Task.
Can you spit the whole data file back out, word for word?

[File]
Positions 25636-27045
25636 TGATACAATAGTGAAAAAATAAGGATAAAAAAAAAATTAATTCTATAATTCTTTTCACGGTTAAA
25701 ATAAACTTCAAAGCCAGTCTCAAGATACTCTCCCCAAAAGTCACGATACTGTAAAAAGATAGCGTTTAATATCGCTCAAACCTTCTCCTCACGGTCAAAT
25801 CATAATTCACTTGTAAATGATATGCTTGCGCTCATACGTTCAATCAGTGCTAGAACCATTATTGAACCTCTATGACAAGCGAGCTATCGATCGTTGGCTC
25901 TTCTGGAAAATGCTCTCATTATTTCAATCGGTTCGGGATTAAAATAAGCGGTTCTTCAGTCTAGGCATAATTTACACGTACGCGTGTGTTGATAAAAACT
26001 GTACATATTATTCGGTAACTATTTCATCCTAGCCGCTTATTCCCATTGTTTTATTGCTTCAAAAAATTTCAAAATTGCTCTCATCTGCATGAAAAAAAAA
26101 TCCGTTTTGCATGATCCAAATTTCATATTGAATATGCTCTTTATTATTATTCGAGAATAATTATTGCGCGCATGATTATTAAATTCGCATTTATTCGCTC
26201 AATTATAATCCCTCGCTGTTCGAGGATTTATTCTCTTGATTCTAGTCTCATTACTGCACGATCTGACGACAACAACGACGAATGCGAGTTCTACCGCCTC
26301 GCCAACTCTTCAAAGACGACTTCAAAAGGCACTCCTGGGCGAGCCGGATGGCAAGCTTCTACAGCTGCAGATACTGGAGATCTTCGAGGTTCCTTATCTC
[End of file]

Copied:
Positions 25636-27045
25636 TGATACAATAGTGAAAAAATAAGGATAAAAAAAAAATTAATTCTATAATTCTTTTCACGGTTAAA
25701 ATAAACTTCAAAGCCAGTCTCAAGATACTCTCCCCAAAAGTCACGATACTGTAAAAAGATAGCGTTTAATATCGCTCAAACCTTCTCCTCACGGTCAAAT
25801 CATAATTCACTTGTAAATGATATGCTTGCGCTCATACGTTCAATCAGTGCTAGAACCATTATTGAACCTCTATGACAAGCGAGCTATCGATCGTTGGCTC
25901 TTCTGGAAAATGCTCTCATTATTTCAATCGGTTCGGGATTAAAATAAGCGGTTCTTCAGTCTAGGCATAATTTACACGTACGCGTGTGTTGATAAAAACT
26001 GTACATATTATTCGGTAACTATTTCATCCTAGCCGCTTATTCCCATTGTTTTATTGCTTCAAAAAATTTCAAAATTGCTCTCATCTGCATGAAAAAAAAA
26101 TCCGTTTTGCATGATCCAAATTTCATATTGAATATGCTCTTTATTATTATTCGAGAATAATTATTGCGCGCATGATTATTAAATTCGCATTTATTCGCTC
26201 AATTATAATCCCTCGCTGTTCGAGGATTTATTCTCTTGATTCTAGTCTCATTACTGCACGATCTGACGACAACAACGACGAATGCGAGTTCTACCGCCTC
26301 GCCAACTCTTCAAAGACGACTTCAAAAGGCACTCCTGGGCGAGCCGGATGGCAAGCTTCTACAGCTGCAGATACTGGAGATCTTCGAGGTTCCTTATCTC